At just 28, Virat Kohli is writing his name in cricketing folklaw
In an interview last year, current Indian cricket captain Virat Kohli labelled comparisons to former captain Sachin Tendulkar as “embarrassing.” When Tendulkar retired in 2013, he bowed out as perhaps the greatest batsman of his generation, and was considered irreplaceable.
Nobody, however, had seen the prodigy that is Kohli developing so much that he would become not only as good as the former cricketing legend, but even better – by the age of just 28. Kohli is single-handedly destroying bowlers even more than Tendulkar did.
After India’s win over England in the first one-day international in Pune, former England captain Nasser Hussain said that Kohli was “incredibly special” and labelled him the “Cristiano Ronaldo of cricket.”
Of course, everyone knows that the Portuguese superstar has revolutionised football, scoring doubles and trebles for fun on a regular basis. Kohli is doing the same in cricket, he makes scoring boundaries look simplistic, not an art.
Like Ronaldo, Kohli is also supremely fit, lean and agile. His rapid running in between the wickets is another part of his game which is a cut-above any other batsman in the game, as well as his open attacking stance, and immaculate fielding, which make him the ultimate cricketer.
Kohli’s incredible fitness levels give him the platform that will allow him to continue playing for perhaps another decade, and has the capacity to break all the records in the sport. He has already surpassed Tendulkar’s record of scoring the most centuries in successful run chases, Sunday was Kohli’s 15th century when his team has batted second and won, overtaking Tendulkar’s 14.
Kohli thrives when his team bat second, his average being 63, in comparison to an average of 41 when his team bat first. Overall, he has scored 17 centuries in ODI cricket when India have batted second, equalling the number set by Tendulkar. Amazingly, Tendulkar took 232 matches to achieve such a feat, while Kohli has only taken 96 matches.
Another startling statistic is Kohli’s strike rate, which stands at 90.79, while Tendulkar’s was 90.31 throughout the course of his career. Tendulkar’s career may have spanned longer, but with Kohli on course to carry on, his strike rate will only improve. By the end of his career, he could easily better the strike rate of the West Indian great Sir Viv Richards (93.01).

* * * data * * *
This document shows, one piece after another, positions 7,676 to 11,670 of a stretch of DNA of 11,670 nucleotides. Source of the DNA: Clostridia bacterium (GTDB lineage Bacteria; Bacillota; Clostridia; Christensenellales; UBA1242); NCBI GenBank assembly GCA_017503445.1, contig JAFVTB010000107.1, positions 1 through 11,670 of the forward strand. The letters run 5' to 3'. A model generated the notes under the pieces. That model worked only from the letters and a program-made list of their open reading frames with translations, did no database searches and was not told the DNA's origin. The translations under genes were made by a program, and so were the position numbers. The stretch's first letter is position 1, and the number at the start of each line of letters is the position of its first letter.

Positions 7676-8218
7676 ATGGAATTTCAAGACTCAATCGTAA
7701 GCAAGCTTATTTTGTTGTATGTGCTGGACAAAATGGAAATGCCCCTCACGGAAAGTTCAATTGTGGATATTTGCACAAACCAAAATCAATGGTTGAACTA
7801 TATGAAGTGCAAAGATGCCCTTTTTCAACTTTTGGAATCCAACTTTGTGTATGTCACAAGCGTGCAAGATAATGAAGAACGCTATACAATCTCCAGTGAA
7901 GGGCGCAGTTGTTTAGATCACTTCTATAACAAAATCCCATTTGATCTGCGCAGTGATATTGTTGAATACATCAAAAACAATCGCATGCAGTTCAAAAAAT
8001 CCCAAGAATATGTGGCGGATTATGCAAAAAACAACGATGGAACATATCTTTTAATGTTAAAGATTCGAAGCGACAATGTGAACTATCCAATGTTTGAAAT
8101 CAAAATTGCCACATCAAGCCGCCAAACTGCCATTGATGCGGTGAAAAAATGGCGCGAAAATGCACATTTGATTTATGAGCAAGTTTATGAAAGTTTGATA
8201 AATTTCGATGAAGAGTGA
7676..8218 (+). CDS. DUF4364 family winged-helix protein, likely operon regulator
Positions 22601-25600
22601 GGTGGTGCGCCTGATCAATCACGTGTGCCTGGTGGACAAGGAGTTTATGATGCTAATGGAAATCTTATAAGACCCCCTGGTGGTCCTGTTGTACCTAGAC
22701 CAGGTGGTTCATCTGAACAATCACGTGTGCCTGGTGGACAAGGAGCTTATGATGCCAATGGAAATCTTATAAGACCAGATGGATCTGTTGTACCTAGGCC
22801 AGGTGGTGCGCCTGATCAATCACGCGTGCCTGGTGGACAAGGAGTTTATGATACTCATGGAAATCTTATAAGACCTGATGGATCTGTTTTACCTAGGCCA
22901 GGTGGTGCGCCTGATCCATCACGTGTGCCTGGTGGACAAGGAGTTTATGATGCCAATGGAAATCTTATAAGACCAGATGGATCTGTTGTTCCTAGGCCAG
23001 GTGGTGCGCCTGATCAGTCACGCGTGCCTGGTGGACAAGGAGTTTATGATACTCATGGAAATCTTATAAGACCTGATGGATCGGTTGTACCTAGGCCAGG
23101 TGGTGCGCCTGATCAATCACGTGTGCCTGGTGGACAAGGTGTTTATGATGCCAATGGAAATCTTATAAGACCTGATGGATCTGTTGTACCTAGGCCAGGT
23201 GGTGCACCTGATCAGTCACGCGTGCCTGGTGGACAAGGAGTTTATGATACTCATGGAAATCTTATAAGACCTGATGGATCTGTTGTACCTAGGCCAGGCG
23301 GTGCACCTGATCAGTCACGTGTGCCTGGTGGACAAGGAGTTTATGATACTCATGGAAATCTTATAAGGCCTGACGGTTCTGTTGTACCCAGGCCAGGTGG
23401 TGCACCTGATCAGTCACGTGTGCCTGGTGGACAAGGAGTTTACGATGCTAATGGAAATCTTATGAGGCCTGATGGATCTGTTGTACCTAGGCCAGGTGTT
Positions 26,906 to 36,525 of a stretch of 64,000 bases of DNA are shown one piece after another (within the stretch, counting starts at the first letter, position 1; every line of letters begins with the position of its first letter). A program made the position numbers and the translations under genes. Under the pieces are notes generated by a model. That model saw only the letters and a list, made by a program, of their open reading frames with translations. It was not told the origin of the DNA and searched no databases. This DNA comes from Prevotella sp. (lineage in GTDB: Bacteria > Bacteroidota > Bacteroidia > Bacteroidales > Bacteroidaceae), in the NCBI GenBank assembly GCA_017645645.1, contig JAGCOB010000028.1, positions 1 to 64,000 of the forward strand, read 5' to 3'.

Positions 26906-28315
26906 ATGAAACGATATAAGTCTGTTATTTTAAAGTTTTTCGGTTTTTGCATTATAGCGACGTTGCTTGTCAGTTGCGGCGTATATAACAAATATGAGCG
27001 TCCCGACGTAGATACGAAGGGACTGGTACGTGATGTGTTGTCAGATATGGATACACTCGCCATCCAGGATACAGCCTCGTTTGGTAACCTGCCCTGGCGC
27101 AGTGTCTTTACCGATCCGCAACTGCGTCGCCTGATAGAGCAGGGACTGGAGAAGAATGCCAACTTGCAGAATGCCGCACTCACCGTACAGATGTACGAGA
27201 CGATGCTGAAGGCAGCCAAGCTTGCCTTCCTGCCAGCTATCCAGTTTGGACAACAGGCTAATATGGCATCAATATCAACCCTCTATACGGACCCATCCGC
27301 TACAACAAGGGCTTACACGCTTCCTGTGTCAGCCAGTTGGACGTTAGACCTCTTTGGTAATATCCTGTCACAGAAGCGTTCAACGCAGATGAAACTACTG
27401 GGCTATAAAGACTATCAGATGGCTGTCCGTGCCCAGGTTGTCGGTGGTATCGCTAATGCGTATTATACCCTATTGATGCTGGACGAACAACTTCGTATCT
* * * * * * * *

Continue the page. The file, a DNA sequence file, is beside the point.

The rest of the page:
Comparisons to Tendulkar only seem fair, Kohli simply cannot be compared to any batsman in modern day cricket, as he stands on his own. The Indian captain is the only man to average over 50 in all four forms of cricket (first-class, test match, ODI and Twenty-20).
Following their recent 4-0 test series win over England, India now sit top of the ICC World Rankings for both test matches and ODI’s, and they are the undisputed kings of both formats of the game once again, and the leading light is of course Kohli.
While the ever-green MS Dhoni and Yuvraj Singh, along with vibrant openers KL Rahul and Shikhar Dhawan complete the most feared batting line-up in the world, Kohli is like the star at the top of the Christmas tree. Kohli recently took over the limited overs captaincy from MS Dhoni, his role as India’s talisman has increased significantly, and he is once again stepping up to the plate.
Kohli’s impressive 122 against England on Sunday took the game away from the tourists, despite England hitting 350, which is becoming almost a par score in ODI cricket. The way the game is developing, Kohli is now batting in an era where the average score is higher, as oppose to Tendulkar. Cricket is a more entertaining game, and Kohli is the chief-entertainer.
The changes were evident in England’s thrilling 3-2 series win over New Zealand in the summer of 2015. New Zealand captain Brendon McCullum was especially renowned for his all-out aggressive captaincy style, implementing an attacking batting line-up and field.
Just under a year later in the world Twenty-20 in India, it was clear this style was evident in this form of the game as well. India and the West Indies mirrored England and New Zealand’s attacking brand of cricket, which was on display a year earlier.
Although the West Indies won the tournament, Kohli picked up the player of the tournament award, just as he did two years earlier in Bangladesh. These individual awards outline Kohli’s place at the top of the Twenty-20 batman rankings, as well as being second in the test match and ODI rankings.
Kohli is also a magnificent fielder, and can bowl medium pace occasionally. He is a man who can do everything in all formats of the game.
By the end of his career, Kohli could rival Mahatma Gandhi’s fame in Indian folklore. Sunil Gavaskar, Virender Sehwag and Rahul Dravid – step aside – there’s a new legend on the block ready to smash all the records in cricket.